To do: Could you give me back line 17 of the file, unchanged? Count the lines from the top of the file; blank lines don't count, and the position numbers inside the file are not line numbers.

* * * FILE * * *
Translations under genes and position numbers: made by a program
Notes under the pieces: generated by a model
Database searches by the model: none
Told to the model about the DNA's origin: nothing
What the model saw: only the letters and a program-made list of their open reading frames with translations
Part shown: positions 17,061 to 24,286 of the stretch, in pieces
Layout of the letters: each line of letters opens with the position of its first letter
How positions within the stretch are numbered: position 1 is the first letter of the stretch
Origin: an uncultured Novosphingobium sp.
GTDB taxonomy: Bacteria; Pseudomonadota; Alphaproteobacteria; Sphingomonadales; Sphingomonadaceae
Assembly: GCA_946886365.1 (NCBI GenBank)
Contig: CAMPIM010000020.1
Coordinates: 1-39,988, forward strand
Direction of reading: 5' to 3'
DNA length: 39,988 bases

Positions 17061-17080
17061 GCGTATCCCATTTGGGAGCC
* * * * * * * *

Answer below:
17061 GCGTATCCCATTTGGGAGCC